I conclude my remarks by saying that communist parties all over the world have a duty to cooperate with each other. There is an urgent need to build an inclusive international communist movement that does not resort to bans and exclusions to stifle debate, nor strive to perpetuate the schisms and sectarianism brought into the movement by Khrushchevite revisionism.

Long live Marxism-Leninism!

Long live Proletarian Internationalism!

Death to Imperialism!

Posted in PoliticsComments Off on The 22nd International Communist Seminar, Brussels. 31 May 2013 – 2 June 2013

Interview with René González of the Miami 5


by Fernando Ravsberg,

Before returning to Cuba, René González spent 12 years in prison for having infiltrated anti Castro groups in Miami.

On 12 September 1998 the FBI uncovered a Cuban spy ring operating in Miami for the purpose of keeping an eye on anti-Castro groups. Several members of the ring agreed deals with the prosecution and received reduced sentences but 5 agents refused to do so and their sentences were much worse, and included a life sentence.

One of these 5 Cubans was the pilot René Gonzalez who has recently been released from US prisons after 14 years in captivity. He agreed to talk about his life as an agent, his activities in the US and his time in prison.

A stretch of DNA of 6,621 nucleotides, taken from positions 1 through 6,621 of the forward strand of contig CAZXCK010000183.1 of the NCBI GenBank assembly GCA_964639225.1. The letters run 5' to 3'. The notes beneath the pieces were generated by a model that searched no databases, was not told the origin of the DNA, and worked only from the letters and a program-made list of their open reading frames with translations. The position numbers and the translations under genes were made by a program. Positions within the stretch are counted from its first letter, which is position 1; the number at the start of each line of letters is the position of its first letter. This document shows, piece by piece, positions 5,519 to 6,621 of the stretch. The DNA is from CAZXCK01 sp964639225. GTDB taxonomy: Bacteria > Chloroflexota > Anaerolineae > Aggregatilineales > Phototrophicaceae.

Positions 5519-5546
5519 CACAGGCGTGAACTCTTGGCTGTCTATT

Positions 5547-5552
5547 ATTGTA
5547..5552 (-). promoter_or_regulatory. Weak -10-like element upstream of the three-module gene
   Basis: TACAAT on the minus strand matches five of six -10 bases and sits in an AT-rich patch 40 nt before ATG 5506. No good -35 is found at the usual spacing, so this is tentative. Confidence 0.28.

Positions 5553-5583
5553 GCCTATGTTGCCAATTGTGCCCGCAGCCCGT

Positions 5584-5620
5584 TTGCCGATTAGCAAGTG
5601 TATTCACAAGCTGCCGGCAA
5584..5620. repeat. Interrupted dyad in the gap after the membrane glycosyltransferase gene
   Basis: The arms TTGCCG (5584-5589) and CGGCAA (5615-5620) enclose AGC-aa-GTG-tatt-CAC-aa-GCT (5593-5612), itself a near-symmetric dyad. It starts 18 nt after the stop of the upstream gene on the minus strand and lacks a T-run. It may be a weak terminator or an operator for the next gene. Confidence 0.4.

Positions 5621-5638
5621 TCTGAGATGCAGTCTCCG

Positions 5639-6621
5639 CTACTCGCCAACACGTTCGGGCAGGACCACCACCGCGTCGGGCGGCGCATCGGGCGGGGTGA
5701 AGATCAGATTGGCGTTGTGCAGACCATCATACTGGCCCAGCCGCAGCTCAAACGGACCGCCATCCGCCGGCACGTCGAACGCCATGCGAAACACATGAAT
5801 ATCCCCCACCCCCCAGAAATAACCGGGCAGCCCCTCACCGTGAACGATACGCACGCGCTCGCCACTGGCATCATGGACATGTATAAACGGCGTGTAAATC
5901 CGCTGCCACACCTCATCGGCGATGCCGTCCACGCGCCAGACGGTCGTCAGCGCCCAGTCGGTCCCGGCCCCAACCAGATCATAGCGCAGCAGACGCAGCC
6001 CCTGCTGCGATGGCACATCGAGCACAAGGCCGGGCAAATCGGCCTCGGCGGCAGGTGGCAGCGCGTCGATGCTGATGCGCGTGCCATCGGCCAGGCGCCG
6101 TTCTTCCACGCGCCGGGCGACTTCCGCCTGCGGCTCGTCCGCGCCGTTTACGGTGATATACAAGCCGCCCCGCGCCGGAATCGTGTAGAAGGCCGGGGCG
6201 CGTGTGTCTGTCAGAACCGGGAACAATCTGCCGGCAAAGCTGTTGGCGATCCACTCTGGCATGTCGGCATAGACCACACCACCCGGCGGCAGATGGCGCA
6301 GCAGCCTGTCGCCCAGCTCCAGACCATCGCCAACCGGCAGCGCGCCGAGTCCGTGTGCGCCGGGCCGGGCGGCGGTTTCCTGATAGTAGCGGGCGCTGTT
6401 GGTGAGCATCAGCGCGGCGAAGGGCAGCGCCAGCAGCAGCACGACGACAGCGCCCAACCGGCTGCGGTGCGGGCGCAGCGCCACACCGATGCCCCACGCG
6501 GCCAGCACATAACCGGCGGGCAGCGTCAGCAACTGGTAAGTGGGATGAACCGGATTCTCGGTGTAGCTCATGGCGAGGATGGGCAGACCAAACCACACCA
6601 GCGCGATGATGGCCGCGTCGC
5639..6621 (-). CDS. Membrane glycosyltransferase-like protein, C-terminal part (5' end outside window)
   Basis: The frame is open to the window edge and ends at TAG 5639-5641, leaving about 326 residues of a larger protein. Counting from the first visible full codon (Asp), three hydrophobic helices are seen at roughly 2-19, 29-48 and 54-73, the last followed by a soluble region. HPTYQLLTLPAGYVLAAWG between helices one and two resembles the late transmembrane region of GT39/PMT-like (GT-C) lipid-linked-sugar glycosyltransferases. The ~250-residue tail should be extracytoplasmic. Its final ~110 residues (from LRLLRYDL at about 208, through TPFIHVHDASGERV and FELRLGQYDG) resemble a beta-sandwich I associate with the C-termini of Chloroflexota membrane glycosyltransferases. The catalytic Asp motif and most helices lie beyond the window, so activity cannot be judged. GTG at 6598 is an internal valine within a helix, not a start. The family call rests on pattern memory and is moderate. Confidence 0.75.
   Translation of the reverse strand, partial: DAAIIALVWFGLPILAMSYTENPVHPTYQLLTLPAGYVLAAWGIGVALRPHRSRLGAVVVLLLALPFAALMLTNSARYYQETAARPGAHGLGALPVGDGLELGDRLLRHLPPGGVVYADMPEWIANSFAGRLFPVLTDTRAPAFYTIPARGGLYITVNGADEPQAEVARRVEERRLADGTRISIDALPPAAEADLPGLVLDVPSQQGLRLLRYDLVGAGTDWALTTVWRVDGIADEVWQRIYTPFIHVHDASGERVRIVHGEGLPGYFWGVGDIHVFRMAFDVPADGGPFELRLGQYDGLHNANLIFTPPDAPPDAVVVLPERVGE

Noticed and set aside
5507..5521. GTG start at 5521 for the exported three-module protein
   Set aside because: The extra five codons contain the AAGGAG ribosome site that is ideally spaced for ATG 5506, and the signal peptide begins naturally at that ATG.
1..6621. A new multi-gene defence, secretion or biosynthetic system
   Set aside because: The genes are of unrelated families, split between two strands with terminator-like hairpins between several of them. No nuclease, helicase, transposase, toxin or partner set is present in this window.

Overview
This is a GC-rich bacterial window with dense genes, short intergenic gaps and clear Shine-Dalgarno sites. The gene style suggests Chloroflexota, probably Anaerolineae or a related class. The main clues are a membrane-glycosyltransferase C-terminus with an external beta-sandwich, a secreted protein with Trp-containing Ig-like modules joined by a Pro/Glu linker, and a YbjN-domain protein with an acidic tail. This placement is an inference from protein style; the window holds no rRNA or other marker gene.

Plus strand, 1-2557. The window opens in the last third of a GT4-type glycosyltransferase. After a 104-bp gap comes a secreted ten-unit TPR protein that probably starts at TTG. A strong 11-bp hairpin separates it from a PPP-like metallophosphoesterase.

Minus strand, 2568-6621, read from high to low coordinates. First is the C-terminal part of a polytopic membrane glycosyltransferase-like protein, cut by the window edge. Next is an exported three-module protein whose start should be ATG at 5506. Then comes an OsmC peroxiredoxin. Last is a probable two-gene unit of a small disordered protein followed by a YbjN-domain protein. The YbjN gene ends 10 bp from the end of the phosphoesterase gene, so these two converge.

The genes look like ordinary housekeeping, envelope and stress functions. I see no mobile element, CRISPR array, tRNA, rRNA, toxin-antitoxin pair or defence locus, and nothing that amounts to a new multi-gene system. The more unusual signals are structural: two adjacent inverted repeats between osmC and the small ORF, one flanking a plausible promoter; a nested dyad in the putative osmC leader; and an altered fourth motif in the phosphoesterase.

Q: Why did you agree to go to the US as a spy?

I am a Cuban of my generation and I grew up under the threat of terrorism against Cuba. I remember the kidnapping of fishermen, who were often murdered by terrorist groups from Miami. I was among the million people who attended the funeral of the Barbados martyrs after the Cuban airliner in which they were travelling was bombed. So when I was asked to do this, I didn’t hesitate. I felt it was my duty as a patriot.

Q: Is it ethical to go and spy in another country?

I think it is ethical to defend oneself when one is attacked, and that is what I went there to do. We have been attacked by the world’s strongest power over a period of many years, and we have the right to defend ourselves, on condition of not harming the north-American people. We never went to hurt anybody over there. All we did was to exercise our right of self defence.

Q: Living that double life you must have got to know good people as well. Didn’t you feel you were betraying them?